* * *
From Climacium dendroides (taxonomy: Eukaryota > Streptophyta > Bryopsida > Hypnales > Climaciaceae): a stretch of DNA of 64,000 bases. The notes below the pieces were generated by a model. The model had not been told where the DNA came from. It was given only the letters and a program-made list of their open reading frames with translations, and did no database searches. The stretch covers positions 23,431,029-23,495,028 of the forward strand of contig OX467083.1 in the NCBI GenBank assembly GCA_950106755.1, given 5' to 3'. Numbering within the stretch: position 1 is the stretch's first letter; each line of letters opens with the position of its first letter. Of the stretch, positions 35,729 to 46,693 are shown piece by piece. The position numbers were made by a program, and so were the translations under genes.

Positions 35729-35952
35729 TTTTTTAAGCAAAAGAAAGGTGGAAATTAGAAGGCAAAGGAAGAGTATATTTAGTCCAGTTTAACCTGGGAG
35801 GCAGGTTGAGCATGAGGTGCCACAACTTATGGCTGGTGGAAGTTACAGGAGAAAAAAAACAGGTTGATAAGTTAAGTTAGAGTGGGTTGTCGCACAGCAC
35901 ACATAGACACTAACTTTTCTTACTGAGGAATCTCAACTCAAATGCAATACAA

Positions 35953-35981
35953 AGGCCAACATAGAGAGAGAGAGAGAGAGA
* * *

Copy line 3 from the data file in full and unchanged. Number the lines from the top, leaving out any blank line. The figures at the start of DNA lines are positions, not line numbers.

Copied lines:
35729 TTTTTTAAGCAAAAGAAAGGTGGAAATTAGAAGGCAAAGGAAGAGTATATTTAGTCCAGTTTAACCTGGGAG